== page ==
Biomarkers Consortium – Treatments Against RA and Effect on FDG PET-CT (TARGET Biomarker Study)

Accelerating treatments for rheumatoid arthritis and preventing people with the disease from also developing cardiovascular disease

The Problem
Rheumatoid arthritis (RA) is currently difficult to treat and people with RA are at increased risk for developing cardiovascular disease (CVD), yet researchers lack tools to effectively treat RA and to identify the warning signs for CVD.
The Solution
This project will develop tools to help researchers monitor disease progression in patients with rheumatoid arthritis and to determine their risk of developing cardiovascular disease or other serious health complications.

Overview

The Biomarkers Consortium’s TARGET Biomarker Study seeks to identify a novel multi-marker of cardiovascular disease (CVD) risk in rheumatoid arthritis (RA) patients and assess its responsiveness to treatment with disease-modifying antirheumatic drug (DMARD) therapies. CVD is the leading cause of death in patients with RA, and researchers postulate that enhanced vascular inflammation leads to accelerated atherosclerosis and increased risk of CVD in RA patients. 

The project leverages a multicenter, randomized clinical trial – treatments Against RA and Effect on FDG PET‐CT (The TARGET Trial) — funded by the National Institute of Arthritis and Musculoskeletal and Skin Diseases (NIAMS/NIH). The TARGET Trial uses 18-fluoro‐deoxyglucose positron emission tomography/computed tomography (FDG PET/CT) to detect baseline and DMARD‐associated changes in both joint and vascular inflammation in RA patients across two treatment arms: addition of a TNF inhibitor vs. addition of sulfasalazine plus hydroxychloroquine to background MTX (i.e., “triple therapy”) in methotrexate (MTX)-inadequate responders. The companion Biomarkers Consortium Project will analyze serum samples from the NIH TARGET Trial to correlate the changes in proteomic biomarkers with vascular FDG PET-CT scans across the two treatment regimens. The results from this study will also help to identify novel prognostic, predictive, pharmacodynamic and/or surrogate biomarkers for use in trials of CVD risk and RA, thus facilitating the development of new treatments in this disease area.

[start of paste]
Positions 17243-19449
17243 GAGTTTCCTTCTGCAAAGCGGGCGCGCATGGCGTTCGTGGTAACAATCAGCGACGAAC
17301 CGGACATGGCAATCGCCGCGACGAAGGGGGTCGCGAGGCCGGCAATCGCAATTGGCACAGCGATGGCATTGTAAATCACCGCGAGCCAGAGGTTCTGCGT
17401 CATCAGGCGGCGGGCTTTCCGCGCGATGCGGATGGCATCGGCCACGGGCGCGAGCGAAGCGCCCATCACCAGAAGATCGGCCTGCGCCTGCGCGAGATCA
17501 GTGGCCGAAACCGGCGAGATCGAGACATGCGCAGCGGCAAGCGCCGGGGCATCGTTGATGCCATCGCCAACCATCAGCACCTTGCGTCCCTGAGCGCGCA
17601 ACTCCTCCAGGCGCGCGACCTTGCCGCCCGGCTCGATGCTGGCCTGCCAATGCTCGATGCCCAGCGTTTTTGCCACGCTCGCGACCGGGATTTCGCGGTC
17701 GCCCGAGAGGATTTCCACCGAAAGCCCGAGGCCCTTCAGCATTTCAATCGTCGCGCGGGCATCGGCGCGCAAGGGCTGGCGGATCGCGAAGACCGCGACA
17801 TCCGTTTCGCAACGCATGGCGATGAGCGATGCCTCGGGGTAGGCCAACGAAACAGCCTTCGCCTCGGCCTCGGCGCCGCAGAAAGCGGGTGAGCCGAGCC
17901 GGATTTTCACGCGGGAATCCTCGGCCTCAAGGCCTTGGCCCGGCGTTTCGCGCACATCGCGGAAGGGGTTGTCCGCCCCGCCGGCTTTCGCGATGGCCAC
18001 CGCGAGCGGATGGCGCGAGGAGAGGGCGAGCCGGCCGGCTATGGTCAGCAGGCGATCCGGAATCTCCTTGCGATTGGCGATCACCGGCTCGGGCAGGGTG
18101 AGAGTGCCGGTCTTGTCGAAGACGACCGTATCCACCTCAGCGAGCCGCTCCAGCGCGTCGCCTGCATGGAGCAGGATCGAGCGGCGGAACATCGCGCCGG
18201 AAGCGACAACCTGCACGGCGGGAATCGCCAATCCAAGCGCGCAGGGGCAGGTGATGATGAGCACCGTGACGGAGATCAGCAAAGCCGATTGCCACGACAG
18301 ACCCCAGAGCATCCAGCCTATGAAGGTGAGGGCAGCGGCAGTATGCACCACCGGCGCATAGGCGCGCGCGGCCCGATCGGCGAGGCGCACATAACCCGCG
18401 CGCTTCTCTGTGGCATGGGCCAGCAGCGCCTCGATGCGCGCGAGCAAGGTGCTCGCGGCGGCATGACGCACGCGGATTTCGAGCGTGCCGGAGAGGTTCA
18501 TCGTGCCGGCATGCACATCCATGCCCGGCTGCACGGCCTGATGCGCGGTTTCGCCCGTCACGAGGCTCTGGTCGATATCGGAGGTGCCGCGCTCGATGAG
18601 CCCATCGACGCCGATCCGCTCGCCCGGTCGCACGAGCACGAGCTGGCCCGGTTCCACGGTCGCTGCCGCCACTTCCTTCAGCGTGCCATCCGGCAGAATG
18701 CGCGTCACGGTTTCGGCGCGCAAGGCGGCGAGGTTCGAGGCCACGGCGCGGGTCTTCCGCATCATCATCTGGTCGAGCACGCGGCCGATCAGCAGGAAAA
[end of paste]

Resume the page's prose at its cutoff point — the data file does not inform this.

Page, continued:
Partners

Public-Sector Partners

  • National Institute of Arthritis and Musculoskeletal and Skin Diseases (NIAMS)

Private-Sector Partners

  • Amgen, Inc.*
  • Arthritis Foundation*
  • Crescendo Bioscience*
  • Merck Sharp & Dohme Corp.*
  • Myriad RBM*
  • Regeneron Pharmaceuticals, Inc.*

Academic Partners

  • Brigham and Woman's Hospital
  • Columbia University  

*Provided financial or in-kind support for this program.

FNIH Contact

  • Stephanie Cush, Ph.D., Senior Project Manager, Inflammation and Immunity, scush@fnih.org

Goals

  • Identify a serum-based proteomic multi-marker of arterial inflammation and assess its responsiveness to different RA treatments.
  • Evaluate the relationship between clinical measures of RA disease activity, vascular FDG PET/CT imaging and serum biomarkers of CVD risk.
  • Generate comparative effectiveness data on RA therapies as relates to CV risk.

Media

  • FNIH Web Announcement (July 20, 2017): The FNIH Biomarkers Consortium Launches Study to Identify Cardiovascular Risk in Rheumatoid Arthritis Patients Read more 
  • NIH Research Portfolio Online Reporting Tools (RePORT), The TARGET Trial Read more